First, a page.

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Flashcards in Pain Management Deck (83)
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What are the two main categories of chronic pain?

neuropathic and nociceptive


What is neuropathic pain?

pain arising from abnormal neural activity secondary to disease, injury, or dysfunction of the nervous system (described as burning or tingling)


What are the types of nociceptive pain?

musculoskeletal, inflammatory, mechanical/compressive


What is hyerpalgesia?

increased response to a stimulus that is normally painful


What is hypoalgesia?

diminished response to a normally painful stimulus


What is analgesia?

absence of pain in response to a stimulus that is normally painful


What is hyperesthesia?

increased sensitivity to stimulation, especially the skin (excluding the special senses - senses that have specialized organs devoted to them: vision [the eye] hearing and balance [the ear, which includes the auditory system and vestibular system] smell [the nose] taste [the tongue])


What is hypesthesia?

diminished sensitivity to stimulation, excluding the special senses


What is dysesthesia?

act of touching a part of the body causes some unpleasant sensation, such as pain, burning, or tingling - may be spontaneous or evoked


What is paresthesia?

an abnormal sensation, typically tingling or pricking (“pins and needles”), caused chiefly by pressure on or damage to peripheral nerves - may be spontaneous or evoked


What is allodynia?

pain resulting from a stimulus (such as a light touch) that does not normally elicit pain


What is nerve convergence?

convergence of sensory nerves from the viscera and superficial areas onto the same neurons in the spinal cord


What is the spinothalamic pathway?

major route by which pain and temperature information ascend to the cerebral cortex


What are nociceptors?

highly specialized sub-set of primary sensory neurons preferentially sensitive to a noxious stimulus or to a stimulus that would become noxious if prolonged - categorized by the kind of stimulation they respond to and the nature of their response


What are myelinated nociceptors?

relatively fast-conducting A-delta fibers that are responsible for the first (immediate) sharp pain associated with a noxious stimulus


What is the pathway of the pain response from an external stimulus?

nociceptors on the skin pass signals through the sympathetic ganglion of the ANS - the signal then passes through the dorsal root ganglion of the spinal cord and then along to the brain, which perceives the pain in the somatosensory cerebral cortex


What is transduction?

conversion of a noxious stimulus into electrical activity in the peripheral terminals of nociceptor sensory fibers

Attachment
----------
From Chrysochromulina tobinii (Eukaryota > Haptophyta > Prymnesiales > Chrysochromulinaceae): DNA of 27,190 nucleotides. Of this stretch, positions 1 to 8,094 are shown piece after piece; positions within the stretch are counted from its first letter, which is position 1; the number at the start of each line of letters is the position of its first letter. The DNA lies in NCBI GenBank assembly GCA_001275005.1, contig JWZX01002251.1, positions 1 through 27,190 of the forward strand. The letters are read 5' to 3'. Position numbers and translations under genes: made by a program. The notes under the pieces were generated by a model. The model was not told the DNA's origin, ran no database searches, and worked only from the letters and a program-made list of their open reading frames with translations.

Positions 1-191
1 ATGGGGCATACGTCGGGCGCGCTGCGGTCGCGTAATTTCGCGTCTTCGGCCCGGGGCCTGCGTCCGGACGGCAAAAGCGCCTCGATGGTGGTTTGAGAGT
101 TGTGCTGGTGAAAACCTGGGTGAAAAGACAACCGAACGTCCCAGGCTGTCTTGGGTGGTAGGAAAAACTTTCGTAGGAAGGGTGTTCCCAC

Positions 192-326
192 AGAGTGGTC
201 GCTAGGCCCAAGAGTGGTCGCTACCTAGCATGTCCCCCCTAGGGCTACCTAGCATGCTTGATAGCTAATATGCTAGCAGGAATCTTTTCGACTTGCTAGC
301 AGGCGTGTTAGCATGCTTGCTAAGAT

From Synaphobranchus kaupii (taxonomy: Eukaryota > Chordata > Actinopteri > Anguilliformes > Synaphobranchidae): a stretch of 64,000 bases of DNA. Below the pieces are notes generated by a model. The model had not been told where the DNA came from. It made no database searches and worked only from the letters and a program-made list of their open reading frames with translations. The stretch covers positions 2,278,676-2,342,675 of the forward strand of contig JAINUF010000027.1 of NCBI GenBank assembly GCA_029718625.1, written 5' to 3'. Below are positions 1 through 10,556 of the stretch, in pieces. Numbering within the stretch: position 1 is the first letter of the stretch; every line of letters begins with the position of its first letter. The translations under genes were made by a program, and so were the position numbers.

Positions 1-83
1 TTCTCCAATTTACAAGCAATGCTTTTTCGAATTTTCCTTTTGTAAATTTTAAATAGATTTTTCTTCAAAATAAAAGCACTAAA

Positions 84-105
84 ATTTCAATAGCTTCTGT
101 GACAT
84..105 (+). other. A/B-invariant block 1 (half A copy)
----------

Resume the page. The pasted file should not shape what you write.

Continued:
What is transmission?

passage of action potentials from the peripheral terminal along axons to the central terminal of nociceptors in the CNS


What is conduction?

the synaptic transfer of input from one neuron to another


What is modulation?

alteration (i.e., augmentation or suppression) of sensory input


What is perception?

the decoding/interpretation of afferent input in the brain that gives rise to the indiviudal's specific sensory expeirence (i.e., realization that something is painful)


What is the International Association for the Study of Pain's Pain Taxonomy?

Axis I: anatomic regions; Axis II: organ systems; Axis III: temporal characteristics/patterns of occurrence; Axis IV: intensity/time since onset of pain; Axis V: etiology


What are the six major categories of treatment options for chronic pain?

(1) pharmacologic, (2) physical medicine, (3) behavioral medicine, (4) neuromodulation, (5) interventional (neural blockade, spinal cord stimulation), (6) surgical


What is included in Step 1 for management of chronic (mild) pain?

aspirin, acetaminophen (analgesic, *not* anti-inflammatory), NSAIDs, COX-2 inhibitors, adjuvants


What is included in Step 2 for management of chronic (moderate) pain?

acetaminophen or aspirin, codeine, hydrocodone, oxycodone, dihydrocodeine, tramadol, adjuvants


What is included in Step 3 for management of chronic (severe) pain?

morphine, hydromorphone, methadone, levorphanol, fentanyl, oxycodone, nonopioid analgesics, adjuvants


What is adaptive pain?

contributes to survival by protecting the organism from injury and/or promoting healing after injury


What is maladaptive pain?

represents pathologic functioning of the nervous system


What are the two components of the nervous system?

CNS and peripheral nervous system


What are the two components of the peripheral nervous system?

somatic (voluntary) and autonomic (involuntary)